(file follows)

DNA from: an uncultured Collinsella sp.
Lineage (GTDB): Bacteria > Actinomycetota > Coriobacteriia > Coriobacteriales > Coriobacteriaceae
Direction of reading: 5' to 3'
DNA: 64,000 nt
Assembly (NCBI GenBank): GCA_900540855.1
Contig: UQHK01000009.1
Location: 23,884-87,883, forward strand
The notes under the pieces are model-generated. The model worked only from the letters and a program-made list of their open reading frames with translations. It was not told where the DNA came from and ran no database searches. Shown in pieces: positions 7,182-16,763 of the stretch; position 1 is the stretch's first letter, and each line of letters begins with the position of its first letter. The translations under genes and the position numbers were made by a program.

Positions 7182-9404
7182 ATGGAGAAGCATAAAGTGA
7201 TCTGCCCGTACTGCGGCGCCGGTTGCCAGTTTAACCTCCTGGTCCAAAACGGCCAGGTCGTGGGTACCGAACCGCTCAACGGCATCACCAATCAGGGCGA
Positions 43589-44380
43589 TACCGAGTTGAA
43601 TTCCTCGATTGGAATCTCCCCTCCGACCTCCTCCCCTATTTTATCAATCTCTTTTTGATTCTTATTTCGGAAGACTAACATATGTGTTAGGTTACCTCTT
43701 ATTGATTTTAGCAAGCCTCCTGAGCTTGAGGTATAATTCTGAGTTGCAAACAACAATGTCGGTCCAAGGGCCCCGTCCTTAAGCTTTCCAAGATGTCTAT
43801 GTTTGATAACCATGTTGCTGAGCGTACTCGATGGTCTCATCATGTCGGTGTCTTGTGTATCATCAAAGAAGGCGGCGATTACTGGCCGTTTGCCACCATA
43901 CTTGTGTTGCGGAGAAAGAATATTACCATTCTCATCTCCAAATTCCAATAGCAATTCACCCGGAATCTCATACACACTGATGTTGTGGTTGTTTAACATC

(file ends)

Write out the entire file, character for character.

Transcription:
DNA from: an uncultured Collinsella sp.
Lineage (GTDB): Bacteria > Actinomycetota > Coriobacteriia > Coriobacteriales > Coriobacteriaceae
Direction of reading: 5' to 3'
DNA: 64,000 nt
Assembly (NCBI GenBank): GCA_900540855.1
Contig: UQHK01000009.1
Location: 23,884-87,883, forward strand
The notes under the pieces are model-generated. The model worked only from the letters and a program-made list of their open reading frames with translations. It was not told where the DNA came from and ran no database searches. Shown in pieces: positions 7,182-16,763 of the stretch; position 1 is the stretch's first letter, and each line of letters begins with the position of its first letter. The translations under genes and the position numbers were made by a program.

Positions 7182-9404
7182 ATGGAGAAGCATAAAGTGA
7201 TCTGCCCGTACTGCGGCGCCGGTTGCCAGTTTAACCTCCTGGTCCAAAACGGCCAGGTCGTGGGTACCGAACCGCTCAACGGCATCACCAATCAGGGCGA
Positions 43589-44380
43589 TACCGAGTTGAA
43601 TTCCTCGATTGGAATCTCCCCTCCGACCTCCTCCCCTATTTTATCAATCTCTTTTTGATTCTTATTTCGGAAGACTAACATATGTGTTAGGTTACCTCTT
43701 ATTGATTTTAGCAAGCCTCCTGAGCTTGAGGTATAATTCTGAGTTGCAAACAACAATGTCGGTCCAAGGGCCCCGTCCTTAAGCTTTCCAAGATGTCTAT
43801 GTTTGATAACCATGTTGCTGAGCGTACTCGATGGTCTCATCATGTCGGTGTCTTGTGTATCATCAAAGAAGGCGGCGATTACTGGCCGTTTGCCACCATA
43901 CTTGTGTTGCGGAGAAAGAATATTACCATTCTCATCTCCAAATTCCAATAGCAATTCACCCGGAATCTCATACACACTGATGTTGTGGTTGTTTAACATC